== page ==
With adjacency to the park and trail, developing this parcel as multiplex (shown in the rendering as four-plex) provides a multifamily integration into the neighborhood at the appropriate scale.


Multiplex housing along the Sterling Ave corridor appropriately blends single family residential and offers a transition from the larger scale of the industrial areas. Buffering the railway from the back of the

TOP: The existing southwest corner at the Sterling Ren Intersection is a large abandoned industrial facility. Full Page: The proposed corner improvements involve the introduction of multiplex housing, continuation of the Sterling East Trail and various other streetscape and pedestrian improvements.

Buffering the railway from the back of the housing would also provide a â&#x20AC;&#x153;billboardâ&#x20AC;? of sorts for the Sterling East neighborhood, creating a more aesthetic edge visible from Main Street.

Pedestrian improvements, such as crosswalk markings, sidewalks, and curb ramps will aid in both mobility and neighborhood perception.

DRAFT

CITY OF ELKHART STERLING EAST NEIGHBORHOOD MASTER PLAN

39


T. NS

4.1

RE

4.1 1.1 2.1

4.1

R BA

4.2

R YE MO E. AV

2.1 2.1

4.2

4.1

2.1

BE

1.1

. VE TA

ON

LM

4.2 4.1

TH

4.1

BE

IZA

EL

4

. ST

ZONE 4: The parcel status assessment map shows a high number of “undeveloped” lots, with only one showing up on the 2017 tax sale. Over time, the City should work with landowners to infill the neighborhood with similar scale residential buildings-- either single family or duplex-- to improve the perception and density of the neighborhood.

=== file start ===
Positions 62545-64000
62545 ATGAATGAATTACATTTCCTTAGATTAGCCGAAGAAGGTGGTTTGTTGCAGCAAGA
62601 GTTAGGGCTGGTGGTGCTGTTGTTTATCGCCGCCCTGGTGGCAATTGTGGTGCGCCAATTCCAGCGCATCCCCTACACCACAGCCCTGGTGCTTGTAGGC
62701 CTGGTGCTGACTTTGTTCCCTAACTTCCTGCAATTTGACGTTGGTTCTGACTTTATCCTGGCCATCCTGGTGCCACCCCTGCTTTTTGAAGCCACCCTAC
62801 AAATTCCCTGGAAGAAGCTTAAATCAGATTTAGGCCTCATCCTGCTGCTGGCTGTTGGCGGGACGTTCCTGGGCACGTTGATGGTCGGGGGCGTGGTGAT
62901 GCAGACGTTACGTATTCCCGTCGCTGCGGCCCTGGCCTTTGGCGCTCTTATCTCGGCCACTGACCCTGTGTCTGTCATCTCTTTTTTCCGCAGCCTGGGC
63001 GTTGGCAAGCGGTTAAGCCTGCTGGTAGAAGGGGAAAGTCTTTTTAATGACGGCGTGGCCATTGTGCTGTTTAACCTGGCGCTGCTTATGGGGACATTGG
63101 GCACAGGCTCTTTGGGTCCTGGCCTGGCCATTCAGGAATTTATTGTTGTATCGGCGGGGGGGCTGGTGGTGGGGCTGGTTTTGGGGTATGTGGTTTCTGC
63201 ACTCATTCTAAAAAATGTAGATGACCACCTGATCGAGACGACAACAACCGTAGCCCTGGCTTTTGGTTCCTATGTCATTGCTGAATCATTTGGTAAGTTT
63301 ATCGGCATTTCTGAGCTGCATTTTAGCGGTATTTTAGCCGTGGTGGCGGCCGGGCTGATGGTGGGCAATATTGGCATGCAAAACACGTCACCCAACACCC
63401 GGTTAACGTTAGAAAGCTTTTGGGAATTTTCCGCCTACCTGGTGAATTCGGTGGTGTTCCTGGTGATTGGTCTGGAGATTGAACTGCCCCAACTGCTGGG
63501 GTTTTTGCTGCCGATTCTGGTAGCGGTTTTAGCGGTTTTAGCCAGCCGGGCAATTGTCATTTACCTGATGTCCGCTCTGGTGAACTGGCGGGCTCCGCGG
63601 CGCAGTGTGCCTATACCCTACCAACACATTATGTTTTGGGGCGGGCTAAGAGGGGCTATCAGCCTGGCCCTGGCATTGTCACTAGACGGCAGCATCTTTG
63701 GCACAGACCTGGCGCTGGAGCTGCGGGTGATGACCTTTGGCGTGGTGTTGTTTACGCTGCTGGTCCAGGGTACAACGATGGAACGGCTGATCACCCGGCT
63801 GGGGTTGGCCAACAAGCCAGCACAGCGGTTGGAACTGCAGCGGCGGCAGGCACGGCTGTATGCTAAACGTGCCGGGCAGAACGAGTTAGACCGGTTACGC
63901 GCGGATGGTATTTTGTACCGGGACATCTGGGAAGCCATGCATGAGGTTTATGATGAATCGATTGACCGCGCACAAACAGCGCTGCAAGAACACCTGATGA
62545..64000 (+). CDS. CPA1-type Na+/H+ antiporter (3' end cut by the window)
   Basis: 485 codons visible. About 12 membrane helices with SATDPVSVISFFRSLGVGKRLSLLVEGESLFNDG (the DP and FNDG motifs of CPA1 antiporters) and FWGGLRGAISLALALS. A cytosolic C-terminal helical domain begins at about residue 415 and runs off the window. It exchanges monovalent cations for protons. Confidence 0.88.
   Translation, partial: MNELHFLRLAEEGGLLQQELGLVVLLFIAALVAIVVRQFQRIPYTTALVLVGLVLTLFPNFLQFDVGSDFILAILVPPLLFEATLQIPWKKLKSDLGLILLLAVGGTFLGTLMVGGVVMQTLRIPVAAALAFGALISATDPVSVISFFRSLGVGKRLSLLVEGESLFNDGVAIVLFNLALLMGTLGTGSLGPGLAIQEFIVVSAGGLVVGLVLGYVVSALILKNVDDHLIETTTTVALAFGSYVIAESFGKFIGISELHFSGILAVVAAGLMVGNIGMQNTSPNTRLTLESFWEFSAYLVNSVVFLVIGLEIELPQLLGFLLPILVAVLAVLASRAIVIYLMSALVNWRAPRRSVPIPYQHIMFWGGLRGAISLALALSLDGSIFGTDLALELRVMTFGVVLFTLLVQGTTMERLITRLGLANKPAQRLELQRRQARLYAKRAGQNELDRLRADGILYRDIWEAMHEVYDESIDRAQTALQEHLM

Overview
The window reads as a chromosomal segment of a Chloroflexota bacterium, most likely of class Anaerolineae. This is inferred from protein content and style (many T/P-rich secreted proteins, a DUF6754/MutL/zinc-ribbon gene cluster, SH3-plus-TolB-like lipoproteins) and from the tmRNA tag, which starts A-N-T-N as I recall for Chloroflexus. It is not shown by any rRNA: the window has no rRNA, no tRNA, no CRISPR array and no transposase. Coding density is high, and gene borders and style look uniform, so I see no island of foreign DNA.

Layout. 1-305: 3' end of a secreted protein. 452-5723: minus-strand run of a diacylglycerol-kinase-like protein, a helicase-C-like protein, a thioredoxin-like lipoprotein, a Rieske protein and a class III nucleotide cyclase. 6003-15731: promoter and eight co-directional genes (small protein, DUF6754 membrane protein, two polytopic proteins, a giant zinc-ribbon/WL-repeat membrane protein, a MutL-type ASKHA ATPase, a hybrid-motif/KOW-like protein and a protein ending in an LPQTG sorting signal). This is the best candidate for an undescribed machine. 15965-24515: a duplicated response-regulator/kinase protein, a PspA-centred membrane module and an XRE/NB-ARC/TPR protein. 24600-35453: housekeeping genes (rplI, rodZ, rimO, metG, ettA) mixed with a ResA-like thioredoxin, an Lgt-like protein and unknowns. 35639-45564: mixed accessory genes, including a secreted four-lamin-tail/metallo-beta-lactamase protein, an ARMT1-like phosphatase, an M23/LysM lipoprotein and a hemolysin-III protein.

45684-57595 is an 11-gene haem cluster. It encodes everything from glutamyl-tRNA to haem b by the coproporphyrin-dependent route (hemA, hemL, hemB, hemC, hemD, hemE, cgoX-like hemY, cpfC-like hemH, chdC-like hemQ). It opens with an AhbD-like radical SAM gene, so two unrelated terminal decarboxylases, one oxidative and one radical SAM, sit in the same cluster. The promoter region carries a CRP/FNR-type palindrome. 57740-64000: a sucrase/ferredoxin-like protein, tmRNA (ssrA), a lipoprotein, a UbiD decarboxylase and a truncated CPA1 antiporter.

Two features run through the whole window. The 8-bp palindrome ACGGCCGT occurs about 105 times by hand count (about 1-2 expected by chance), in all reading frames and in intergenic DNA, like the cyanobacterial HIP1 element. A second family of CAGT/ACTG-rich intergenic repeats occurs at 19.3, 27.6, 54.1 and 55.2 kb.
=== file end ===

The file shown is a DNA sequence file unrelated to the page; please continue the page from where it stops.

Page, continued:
S.

GREEN INFRASTRUCTURE 1.1 • In-street rain garden bump-outs STREETSCAPE IMPROVEMENTS 2.1 • New Street Trees 2.2 • Pedestrian Scale Lighting INFRASTRUCTURE IMPROVEMENTS 3.1 • Intersection Safety Improvement 3.2 • Repaving Project 3.3 • Utility Improvements

40

MASTER PLAN APPROACH STERLING EAST NEIGHBORHOOD MASTER PLAN

MOBILITY IMPROVEMENTS 4.1 • Pedestrian Crossings 4.2 • New Sidewalks / Curb Ramps

INFILL OPPORTUNITIES 6.1 •

Undeveloped parcels in this area should be reacquired over time to introduce density to the neighborhood.


GREEN INFRASTRUCTURE • 1.1 Pocket Park Rain Gardens

GI EL

T. NS

2.1

N

RE

. ST

. ST RK YO

2.2 4.1

STREETSCAPE IMPROVEMENTS

N RO HU

• 2.1 New Street Trees • 2.2 Pedestrian Scale Lighting

. ST R BA

INFRASTRUCTURE IMPROVEMENTS • 3.2 Repaving Project • 3.3 Utility Improvements

. ST

. VE TA

ON

LM

BE

4.2

4.1 4.2

MOBILITY IMPROVEMENTS 4.1 Pedestrian Crossings • 4.2 New Sidewalks / Curb Ramps •

4.1 4.2

4.2

4.2

4.1

ZONE 5: Limited development should occur on these parcels, 4.2 with the potential to add neighborhood amenities such as pocket parks with stormwater infrastructure amenities to help protect landowners. Eight parcels within this zone were listed on the 2017 Tax Sale list, with four of those properties in the southwest quadrant of this zone, being ideally infilled with similar single family or duplex housing. The undeveloped parcels in the northwest quadrant should be re-acquired over time to increase infill development in the neighborhood.

M

SO

L FO

TRAILS CONNECTIONS

. ST

OPEN VIEWS

4.2 4.1

INFILL OPPORTUNITIES

2.2

2.2